The girls were released on Saturday and are in the town of Banki, close to the Nigerian-Cameroonian border, according to Al Jazeera’s Ahmed Idris, reporting from Nigeria’s capital, Abuja.

“According to sources, this may be as a result of negotiations – but there have also been some military operations recently around that area, as well as other parts of northeast Nigeria,” Idris said.

READ MORE: Some Chibok girls ‘unwilling’ to leave Boko Haram

The armed group seized 276 pupils from the Government Girls Secondary School in the town of Chibok on the night of 14 April 2014, with 57 of them escaping in the immediate aftermath of the abduction.

Some of the schoolgirls have since been released, while others managed to break free.

Prior to Saturday, more than 80, including 21 whose release was negotiated in October 2016, had been freed.

“These negotiations have been going on for quite some time, and we were told that they continued after the release of the 21 girls – however, there were some hiccups,” Idris said, citing an escalation in fighting in recent months.

He said there were also questions around what the Nigerian government might have given to Boko Haram in return for the schoolgirls.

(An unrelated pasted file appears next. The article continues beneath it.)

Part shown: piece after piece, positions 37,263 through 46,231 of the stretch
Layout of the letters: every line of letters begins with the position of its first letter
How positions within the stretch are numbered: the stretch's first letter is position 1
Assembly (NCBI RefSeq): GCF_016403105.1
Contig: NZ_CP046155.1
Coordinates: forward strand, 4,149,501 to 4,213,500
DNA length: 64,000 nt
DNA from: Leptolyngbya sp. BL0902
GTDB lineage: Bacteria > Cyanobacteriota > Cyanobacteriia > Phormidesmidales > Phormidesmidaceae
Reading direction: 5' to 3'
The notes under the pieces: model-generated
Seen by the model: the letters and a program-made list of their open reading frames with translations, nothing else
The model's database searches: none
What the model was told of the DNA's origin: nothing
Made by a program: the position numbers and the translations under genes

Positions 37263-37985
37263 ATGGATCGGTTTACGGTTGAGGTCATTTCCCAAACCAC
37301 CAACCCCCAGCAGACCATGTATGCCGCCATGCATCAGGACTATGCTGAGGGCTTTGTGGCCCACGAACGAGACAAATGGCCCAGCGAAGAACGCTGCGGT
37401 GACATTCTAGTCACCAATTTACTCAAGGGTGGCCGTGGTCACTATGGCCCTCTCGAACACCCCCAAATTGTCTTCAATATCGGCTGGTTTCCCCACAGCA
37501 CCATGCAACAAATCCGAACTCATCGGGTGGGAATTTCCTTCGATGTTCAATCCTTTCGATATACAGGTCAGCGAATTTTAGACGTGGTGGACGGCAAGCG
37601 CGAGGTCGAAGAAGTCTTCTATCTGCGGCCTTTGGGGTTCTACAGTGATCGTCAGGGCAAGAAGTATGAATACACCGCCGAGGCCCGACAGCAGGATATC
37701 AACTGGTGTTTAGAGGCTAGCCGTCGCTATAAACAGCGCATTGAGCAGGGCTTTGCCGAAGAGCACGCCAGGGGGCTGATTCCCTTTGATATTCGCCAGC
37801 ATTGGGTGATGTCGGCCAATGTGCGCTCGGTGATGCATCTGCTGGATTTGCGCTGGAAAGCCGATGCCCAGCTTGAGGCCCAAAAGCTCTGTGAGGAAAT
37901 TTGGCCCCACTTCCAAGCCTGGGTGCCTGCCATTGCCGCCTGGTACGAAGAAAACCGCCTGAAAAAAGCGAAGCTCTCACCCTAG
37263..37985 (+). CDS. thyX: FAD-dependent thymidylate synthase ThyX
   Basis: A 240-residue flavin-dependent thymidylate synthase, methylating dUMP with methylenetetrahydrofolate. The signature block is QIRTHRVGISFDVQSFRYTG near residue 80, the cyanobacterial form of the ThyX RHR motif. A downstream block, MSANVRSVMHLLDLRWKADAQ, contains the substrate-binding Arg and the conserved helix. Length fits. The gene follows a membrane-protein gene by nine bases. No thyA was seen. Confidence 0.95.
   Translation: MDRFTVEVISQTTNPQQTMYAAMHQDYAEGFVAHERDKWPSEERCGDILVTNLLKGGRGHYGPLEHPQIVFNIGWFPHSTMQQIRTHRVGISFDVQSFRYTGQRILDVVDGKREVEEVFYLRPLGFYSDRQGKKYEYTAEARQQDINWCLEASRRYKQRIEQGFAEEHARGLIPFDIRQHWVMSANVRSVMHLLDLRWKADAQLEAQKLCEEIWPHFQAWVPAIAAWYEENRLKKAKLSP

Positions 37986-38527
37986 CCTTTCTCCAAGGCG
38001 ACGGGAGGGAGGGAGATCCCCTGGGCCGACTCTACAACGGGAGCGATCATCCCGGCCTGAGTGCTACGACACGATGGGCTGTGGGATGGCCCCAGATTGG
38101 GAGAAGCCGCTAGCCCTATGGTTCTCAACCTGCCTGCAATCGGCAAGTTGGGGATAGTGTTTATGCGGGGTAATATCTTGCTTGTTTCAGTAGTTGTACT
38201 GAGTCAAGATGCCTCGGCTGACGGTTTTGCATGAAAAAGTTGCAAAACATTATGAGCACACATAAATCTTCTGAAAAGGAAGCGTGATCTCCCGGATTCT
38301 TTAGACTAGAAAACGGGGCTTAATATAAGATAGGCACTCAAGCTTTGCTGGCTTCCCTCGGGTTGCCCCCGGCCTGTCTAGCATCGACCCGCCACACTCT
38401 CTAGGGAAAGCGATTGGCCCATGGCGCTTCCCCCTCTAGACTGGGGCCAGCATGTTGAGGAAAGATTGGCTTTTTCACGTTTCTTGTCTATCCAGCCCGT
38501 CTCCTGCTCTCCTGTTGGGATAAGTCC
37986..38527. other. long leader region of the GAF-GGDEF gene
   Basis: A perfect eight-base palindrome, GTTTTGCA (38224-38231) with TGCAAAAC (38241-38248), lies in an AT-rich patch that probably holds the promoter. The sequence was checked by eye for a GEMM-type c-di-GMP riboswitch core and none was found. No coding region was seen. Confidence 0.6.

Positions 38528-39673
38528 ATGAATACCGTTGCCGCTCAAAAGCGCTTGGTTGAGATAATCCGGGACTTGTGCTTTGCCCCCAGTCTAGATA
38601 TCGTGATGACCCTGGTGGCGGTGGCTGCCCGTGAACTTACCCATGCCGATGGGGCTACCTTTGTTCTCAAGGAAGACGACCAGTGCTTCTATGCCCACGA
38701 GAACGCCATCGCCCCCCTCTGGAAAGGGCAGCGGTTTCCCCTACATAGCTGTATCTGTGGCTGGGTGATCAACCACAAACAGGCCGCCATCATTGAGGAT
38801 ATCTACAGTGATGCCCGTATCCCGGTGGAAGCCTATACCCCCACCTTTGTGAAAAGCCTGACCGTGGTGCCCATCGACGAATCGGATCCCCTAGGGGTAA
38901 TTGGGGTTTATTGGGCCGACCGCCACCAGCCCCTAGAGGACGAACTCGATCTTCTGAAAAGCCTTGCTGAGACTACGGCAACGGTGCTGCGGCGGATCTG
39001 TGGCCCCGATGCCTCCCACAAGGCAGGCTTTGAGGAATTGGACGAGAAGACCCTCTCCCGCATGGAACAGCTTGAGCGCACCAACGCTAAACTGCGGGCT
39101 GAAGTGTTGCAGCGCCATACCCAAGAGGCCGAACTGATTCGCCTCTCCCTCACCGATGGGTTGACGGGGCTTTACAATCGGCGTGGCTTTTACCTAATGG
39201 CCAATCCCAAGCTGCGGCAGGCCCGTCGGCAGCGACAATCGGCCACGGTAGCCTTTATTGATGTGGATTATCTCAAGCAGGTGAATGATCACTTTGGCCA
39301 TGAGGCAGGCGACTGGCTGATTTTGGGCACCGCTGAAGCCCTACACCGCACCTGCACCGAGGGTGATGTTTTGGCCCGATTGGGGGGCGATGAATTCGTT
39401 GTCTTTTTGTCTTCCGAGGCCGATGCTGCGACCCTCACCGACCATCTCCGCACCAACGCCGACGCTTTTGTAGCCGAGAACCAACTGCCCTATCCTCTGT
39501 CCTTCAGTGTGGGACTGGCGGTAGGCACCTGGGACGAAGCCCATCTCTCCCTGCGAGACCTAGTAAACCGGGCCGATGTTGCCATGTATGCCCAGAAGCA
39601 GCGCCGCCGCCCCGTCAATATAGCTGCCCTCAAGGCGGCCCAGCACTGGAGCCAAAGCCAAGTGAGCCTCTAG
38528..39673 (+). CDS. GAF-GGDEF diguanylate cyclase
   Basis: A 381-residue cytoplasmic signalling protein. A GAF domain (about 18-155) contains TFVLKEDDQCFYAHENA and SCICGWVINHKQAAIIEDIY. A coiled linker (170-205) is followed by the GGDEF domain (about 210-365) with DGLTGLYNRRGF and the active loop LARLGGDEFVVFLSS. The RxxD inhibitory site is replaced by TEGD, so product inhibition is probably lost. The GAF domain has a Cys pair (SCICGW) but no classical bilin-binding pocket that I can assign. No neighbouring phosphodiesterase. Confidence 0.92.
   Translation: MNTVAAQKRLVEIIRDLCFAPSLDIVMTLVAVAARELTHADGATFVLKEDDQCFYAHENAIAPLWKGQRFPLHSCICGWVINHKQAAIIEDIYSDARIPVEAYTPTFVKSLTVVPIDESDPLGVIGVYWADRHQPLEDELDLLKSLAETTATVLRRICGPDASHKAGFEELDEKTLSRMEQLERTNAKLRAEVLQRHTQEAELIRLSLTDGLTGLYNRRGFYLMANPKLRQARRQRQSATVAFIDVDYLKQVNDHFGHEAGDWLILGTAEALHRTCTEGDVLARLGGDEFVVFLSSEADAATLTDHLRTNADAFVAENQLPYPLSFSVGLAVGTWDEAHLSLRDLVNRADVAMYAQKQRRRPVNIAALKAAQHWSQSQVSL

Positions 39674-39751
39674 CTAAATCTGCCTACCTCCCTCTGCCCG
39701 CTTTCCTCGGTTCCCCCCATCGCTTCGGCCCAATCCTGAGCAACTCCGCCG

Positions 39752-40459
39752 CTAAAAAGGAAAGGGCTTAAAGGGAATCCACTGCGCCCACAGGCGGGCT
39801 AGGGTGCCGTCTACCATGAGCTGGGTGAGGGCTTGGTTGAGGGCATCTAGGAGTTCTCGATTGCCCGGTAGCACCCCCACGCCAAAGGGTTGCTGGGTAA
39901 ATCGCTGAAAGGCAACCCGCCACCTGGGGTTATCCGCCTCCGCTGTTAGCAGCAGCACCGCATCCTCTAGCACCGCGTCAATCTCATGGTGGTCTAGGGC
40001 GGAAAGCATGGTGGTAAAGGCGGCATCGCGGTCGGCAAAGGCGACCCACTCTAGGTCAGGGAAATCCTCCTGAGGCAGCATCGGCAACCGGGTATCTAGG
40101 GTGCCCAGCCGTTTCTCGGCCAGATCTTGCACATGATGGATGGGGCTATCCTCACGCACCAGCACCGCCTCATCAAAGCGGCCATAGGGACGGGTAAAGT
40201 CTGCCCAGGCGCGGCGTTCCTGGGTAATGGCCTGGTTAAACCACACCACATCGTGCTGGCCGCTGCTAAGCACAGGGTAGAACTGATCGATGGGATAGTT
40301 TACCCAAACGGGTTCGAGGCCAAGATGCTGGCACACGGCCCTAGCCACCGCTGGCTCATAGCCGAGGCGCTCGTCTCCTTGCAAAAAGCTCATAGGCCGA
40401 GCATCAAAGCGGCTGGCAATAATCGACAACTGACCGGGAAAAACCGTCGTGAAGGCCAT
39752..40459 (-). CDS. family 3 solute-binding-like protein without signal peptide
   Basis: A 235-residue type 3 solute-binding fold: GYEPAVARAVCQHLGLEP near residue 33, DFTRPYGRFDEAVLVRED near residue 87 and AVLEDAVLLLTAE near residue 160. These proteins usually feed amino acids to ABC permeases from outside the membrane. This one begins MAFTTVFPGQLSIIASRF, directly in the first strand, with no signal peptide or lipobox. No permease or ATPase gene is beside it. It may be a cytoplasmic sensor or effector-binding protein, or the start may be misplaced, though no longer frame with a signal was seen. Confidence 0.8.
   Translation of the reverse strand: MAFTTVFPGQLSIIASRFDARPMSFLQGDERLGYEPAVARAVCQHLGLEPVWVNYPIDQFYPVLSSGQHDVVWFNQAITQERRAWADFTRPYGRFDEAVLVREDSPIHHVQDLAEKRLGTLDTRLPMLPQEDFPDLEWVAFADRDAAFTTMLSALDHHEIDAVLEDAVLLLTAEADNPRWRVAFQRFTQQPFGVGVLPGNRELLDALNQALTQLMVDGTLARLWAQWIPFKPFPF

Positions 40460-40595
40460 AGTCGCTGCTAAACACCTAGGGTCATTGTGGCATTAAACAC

“A lot of people in Nigeria don’t believe that Boko Haram would simply release those girls after three years in captivity for nothing in return.”

READ MORE: Nigerian officials abusing women, girls displaced by Boko Haram – HRW

“We were told that Boko Haram was trying to negotiate for the release of some of their top commanders who were in the custody of the Nigerian security services. There are also some reports suggesting that they want some ransom to be paid for some of these girls.”

The abduction of the schoolgirls drew international attention to the armed group, while the Nigerian government’s failure to act quickly to free the girls sparked a global movement known as Bring Back Our Girls.

About 2 000 girls and boys have been abducted by Boko Haram since 2014, with many used as sex slaves, fighters and even suicide bombers, according to Amnesty International.

Some 20 000 people have been killed and about 2,3 million displaced since Boko Haram began its violent campaign in 2009.

Source: News24 Wire